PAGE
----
Rural areas have opportunities

Source: Rural areas have opportunities | Sunday Mail

Enacy Mapakame 

Sunday Mail Reporter 

ZIMBABWE’s rural economies present a wealth of opportunities that entrepreneurs can tap into, experts have advised. 

Stakeholders at a Marketers Association of Zimbabwe (MAZ) webinar held last week titled, ‘Capitalising on the Rural Economy: Opportunities for your Businesses’, agreed that rural economies are a low hanging fruit. 

Participants at the meeting concluded that sectors such as agriculture, manufacturing, Information and Communication Technology (ICT), tourism, construction, education and retail provide fertile ground for entrepreneurship and employment creation. 

Topline Research Solutions chief executive officer, Mr Patson Gasura, said while a lot still needs to be done to grow the rural economies, the future of Zimbabwe lies in these untapped areas. 

“There are still constraints like poor connectivity which is another opportunity for service providers. If you want opportunities, look at rural areas. Zimbabwe is an agriculture based economy and one cannot rule out this opportunity in rural areas.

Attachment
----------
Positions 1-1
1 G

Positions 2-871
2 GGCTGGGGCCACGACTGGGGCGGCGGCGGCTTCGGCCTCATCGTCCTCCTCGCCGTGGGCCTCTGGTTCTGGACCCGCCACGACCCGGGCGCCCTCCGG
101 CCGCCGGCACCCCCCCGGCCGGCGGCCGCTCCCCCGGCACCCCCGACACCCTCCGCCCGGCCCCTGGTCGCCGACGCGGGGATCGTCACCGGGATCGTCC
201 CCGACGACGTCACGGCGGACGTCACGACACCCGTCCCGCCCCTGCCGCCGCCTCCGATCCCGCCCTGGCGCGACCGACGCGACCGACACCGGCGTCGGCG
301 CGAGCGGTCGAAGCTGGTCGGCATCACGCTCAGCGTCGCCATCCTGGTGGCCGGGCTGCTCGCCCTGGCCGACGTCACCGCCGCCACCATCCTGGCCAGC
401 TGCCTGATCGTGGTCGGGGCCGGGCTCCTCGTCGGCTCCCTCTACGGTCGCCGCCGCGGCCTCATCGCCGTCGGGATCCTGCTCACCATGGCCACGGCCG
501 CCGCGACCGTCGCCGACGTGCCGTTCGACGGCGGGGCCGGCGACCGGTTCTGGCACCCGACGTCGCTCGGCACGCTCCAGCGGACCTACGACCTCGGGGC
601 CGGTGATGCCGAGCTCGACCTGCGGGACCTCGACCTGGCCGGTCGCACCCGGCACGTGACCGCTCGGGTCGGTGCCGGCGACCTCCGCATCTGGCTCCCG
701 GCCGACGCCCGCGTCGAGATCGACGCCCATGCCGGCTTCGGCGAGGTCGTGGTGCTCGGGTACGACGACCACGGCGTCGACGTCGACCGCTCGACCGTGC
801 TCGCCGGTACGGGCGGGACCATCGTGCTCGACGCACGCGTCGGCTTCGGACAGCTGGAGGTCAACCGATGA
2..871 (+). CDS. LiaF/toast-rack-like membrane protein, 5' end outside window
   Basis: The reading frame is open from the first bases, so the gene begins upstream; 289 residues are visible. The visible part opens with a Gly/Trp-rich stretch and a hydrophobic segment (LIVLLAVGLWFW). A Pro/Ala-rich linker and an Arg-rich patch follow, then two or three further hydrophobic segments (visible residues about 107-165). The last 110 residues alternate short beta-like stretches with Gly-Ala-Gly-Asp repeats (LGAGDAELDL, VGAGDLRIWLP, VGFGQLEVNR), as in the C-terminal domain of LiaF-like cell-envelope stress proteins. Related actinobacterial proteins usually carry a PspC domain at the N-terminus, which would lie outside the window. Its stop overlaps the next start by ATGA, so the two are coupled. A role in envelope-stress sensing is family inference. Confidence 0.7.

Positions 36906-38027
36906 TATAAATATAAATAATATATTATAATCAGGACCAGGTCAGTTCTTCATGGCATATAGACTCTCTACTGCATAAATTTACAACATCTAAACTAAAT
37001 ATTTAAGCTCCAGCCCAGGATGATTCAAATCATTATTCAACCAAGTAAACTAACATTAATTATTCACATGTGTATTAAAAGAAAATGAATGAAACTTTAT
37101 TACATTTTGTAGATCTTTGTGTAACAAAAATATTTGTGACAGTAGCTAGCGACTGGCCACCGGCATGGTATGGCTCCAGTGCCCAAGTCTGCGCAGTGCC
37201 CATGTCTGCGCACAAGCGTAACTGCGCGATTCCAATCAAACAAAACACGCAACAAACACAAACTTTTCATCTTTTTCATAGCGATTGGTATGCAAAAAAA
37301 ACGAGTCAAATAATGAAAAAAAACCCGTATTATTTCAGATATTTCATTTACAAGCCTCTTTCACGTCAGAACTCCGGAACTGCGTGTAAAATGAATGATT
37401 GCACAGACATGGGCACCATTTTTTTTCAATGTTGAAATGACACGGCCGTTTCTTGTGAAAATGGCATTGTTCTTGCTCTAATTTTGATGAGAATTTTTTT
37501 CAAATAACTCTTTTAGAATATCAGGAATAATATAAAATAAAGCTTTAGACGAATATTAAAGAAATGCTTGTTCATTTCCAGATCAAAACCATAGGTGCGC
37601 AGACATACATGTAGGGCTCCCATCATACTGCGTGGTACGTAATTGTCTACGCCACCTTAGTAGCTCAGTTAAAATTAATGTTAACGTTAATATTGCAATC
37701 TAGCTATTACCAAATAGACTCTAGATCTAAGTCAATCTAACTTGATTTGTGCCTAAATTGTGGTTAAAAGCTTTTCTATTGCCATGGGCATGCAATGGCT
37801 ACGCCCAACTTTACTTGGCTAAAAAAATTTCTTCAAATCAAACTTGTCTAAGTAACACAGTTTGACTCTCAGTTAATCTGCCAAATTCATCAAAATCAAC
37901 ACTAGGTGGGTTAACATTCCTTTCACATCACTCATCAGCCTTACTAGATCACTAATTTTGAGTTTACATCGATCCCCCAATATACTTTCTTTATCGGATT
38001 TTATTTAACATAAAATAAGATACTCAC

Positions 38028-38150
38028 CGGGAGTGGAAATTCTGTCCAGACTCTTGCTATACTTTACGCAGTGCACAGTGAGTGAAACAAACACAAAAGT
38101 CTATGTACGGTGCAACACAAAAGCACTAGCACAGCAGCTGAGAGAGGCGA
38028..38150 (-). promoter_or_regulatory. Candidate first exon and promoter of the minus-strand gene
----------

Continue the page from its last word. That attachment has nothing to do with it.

“Look at inputs for agriculture, storage facilities after harvesting, which is one of the challenges that rural farmers face, retail franchise and education. All these businesses in the rural areas need energy to fuel them, to do their welding for instance,” he said. 

A study carried out by Topline during the Covid-19 induced lockdown established that 53 percent of the respondents said they preferred to move to the rural areas. Over 60 percent of the Zimbabwe population resides in the rural areas. 

A 2017 study also showed Living Standards Measurement (LSM) in rural areas ended at LSM12 out of LSM17. This means LSM13 to LSM17 were only in urban centres with better earnings as opposed to those in the rural set ups. However, in the past few years, there has been a shift with more people moving to rural set ups and still affording the LSM16 and LSM17, thus creating scope for exploiting opportunities there. 

“We were conditioned to think the rural areas are backward and being in the rural areas means poverty yet this is where opportunities are. Rural set ups are more productive as opposed to urban set-ups that are consumptive. A lot of foreigners would prefer to visit the rural side as opposed to cities. In developed worlds, the wealthy reside in the countryside,” said TouriZim Ekaya chief executive officer and founder Carl Joshua Ncube, who recently moved to a rural set up to show how a regular Zimbabwean can make ends meet and grow a booming enterprise from there. 

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